E-Data Corporation announced a patent-violation settlement with Apple today. The European patent, covers a "specific system and method of distributing digital content over electronic and wireless networks," according to E-Data, a patent holding firm whose business model is centered around licensing its patent portfolios.
The patent, EP 0 195 098 B-1, expired in January of 2003 in the US, but is still active in Europe. According to E-Datais press release, Appleis iTunes software ran afoul of the patent, dubbed "The Freeny patent," in that it covers concepts such as burning music to a CD or other tangible objects, or downloading music and transferring it to the same kinds of objects.
"The Freeny patent covers the downloading and recording of information, such as music, from a computer onto a tangible object, such as CDs, DVDs and MP3 players," says the companyis press release. "The iTunes platform enables Apple Computer customers to download individual music tracks for a fee using the companyis iTunes Music Store."
The iTunes Music Store (iTMS) was launched in the US in April of 2003, three months after the patent expired in US. Apple launched the European version of the iTMS in June of this year, where the patent is still valid. iTunes itself, also mentioned in the press release, was first released in January of 2001.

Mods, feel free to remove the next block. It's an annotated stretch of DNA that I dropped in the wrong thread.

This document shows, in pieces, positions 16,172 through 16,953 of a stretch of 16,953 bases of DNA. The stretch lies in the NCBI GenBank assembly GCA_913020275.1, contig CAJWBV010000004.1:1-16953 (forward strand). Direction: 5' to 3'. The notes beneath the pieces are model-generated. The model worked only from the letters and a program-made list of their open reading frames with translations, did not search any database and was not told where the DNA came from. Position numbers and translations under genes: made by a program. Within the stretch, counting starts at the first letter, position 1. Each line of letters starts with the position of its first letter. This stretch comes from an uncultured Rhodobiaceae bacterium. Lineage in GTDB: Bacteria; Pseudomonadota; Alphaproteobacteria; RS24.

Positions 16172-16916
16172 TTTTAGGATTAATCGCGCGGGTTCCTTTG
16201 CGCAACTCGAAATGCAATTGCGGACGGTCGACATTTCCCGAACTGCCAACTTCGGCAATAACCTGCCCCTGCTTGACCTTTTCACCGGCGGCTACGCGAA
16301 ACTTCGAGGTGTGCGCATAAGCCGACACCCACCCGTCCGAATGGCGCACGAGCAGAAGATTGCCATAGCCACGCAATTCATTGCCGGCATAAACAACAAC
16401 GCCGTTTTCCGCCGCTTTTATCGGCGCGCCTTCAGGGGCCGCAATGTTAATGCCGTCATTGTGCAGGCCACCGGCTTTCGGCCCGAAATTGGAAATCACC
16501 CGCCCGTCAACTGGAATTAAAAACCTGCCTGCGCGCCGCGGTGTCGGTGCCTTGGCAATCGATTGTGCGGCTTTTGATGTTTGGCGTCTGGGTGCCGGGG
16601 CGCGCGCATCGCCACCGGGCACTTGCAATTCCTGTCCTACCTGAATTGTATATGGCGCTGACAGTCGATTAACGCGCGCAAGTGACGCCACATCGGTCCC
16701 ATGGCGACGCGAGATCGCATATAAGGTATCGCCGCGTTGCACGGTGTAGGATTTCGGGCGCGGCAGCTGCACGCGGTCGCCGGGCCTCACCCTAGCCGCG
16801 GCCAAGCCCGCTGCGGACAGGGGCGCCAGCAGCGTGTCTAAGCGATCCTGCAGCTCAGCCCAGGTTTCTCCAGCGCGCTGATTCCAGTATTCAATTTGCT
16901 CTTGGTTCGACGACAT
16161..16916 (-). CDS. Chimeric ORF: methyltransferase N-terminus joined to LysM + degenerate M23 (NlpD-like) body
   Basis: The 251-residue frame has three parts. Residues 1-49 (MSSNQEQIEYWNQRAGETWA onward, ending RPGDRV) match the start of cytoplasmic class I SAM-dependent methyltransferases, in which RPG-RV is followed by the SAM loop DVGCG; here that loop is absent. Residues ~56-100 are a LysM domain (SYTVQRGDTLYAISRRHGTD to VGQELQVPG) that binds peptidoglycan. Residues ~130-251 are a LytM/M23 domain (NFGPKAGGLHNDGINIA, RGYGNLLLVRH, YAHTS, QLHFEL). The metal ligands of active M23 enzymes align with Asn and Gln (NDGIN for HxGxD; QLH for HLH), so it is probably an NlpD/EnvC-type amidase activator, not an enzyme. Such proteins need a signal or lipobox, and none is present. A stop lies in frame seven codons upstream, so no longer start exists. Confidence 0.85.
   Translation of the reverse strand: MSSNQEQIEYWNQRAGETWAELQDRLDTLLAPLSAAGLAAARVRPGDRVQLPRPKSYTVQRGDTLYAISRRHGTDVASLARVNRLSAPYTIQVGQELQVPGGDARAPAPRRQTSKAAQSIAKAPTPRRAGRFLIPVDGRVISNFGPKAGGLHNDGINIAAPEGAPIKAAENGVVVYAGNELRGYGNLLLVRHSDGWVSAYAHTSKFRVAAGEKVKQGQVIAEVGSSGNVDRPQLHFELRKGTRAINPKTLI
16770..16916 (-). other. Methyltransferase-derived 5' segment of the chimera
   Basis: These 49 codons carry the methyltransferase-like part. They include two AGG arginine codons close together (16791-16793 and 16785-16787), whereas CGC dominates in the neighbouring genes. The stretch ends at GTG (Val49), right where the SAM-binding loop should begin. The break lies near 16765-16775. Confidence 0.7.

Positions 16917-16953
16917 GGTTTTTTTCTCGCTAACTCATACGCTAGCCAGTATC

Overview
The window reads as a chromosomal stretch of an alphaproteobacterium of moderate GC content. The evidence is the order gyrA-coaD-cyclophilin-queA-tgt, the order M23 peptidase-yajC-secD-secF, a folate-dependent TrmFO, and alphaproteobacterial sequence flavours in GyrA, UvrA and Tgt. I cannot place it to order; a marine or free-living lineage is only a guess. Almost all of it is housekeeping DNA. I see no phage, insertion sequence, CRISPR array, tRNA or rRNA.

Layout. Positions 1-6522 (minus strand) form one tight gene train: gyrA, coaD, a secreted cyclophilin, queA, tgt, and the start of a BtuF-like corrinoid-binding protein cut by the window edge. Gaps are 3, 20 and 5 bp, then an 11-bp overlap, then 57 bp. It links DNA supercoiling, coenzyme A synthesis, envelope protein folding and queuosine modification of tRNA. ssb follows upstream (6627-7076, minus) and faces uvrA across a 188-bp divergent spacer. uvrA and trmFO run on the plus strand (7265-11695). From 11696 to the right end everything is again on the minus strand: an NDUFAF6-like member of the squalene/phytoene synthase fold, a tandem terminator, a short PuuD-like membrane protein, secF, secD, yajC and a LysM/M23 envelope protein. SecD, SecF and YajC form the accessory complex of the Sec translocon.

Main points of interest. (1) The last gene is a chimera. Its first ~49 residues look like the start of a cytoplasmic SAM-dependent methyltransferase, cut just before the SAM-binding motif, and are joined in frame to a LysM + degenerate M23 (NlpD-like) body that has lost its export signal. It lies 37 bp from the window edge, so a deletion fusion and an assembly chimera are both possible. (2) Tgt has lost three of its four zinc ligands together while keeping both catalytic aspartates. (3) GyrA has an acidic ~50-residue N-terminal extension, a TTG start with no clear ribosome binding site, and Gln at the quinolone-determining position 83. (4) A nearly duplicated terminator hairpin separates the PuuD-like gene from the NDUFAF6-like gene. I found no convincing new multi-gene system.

E-Data declined to offer any clarifications concerning the settlement and the violations Apple of which Apple had been accused.
With these victories under its belt, E-Data is using its settlement with Apple to help launch litigation against other companies.
"This settlement with Apple marks another important milestone, as we aggressively pursue companies that are infringing upon our intellectual property," E-Data chairman Bert Brodsky said in a statement. "This license agreement, combined with recent settlements with Microsoft, Tiscali, HMV, On Demand Distribution, and Satellite Newspapers, further reinforces the validity of our patents. Given our continued success, we have identified additional companies that are infringing upon our intellectual property, both in the US and abroad, and will seek the necessary legal actions to ensure that our rights are enforced worldwide."
In a separate announcement today, E-Data listed 14 other companies it was suing. Those companies are: Cinemark USA, Inc.; Regal Entertainment Group; the Thomson Corporation; International Data Group, Inc.; Amazon.com, Inc.; Movietickets.com, Inc.; Ticketmaster, L.L.C., Marcus Theaters Corporation, Fandango, Inc., Franklin Electronic Publishers, Inc., The New York Times Company; Hallmark Cards, Inc.; American Greetings Corporation; and NewsBank, Inc.
E-Data did not reveal terms of its settlement with Apple. Apple spokespersons were not available for comment at press time.
[Update: E-Data employees declined to comment for the article, citing confidentiality agreements with Apple. Apple has also not responded to requests for comment. A spokesperson for E-Datais PR firm did note that E-Datais patent had expired in US, but was still active in Europe. The article has been updated accordingly. - Editor]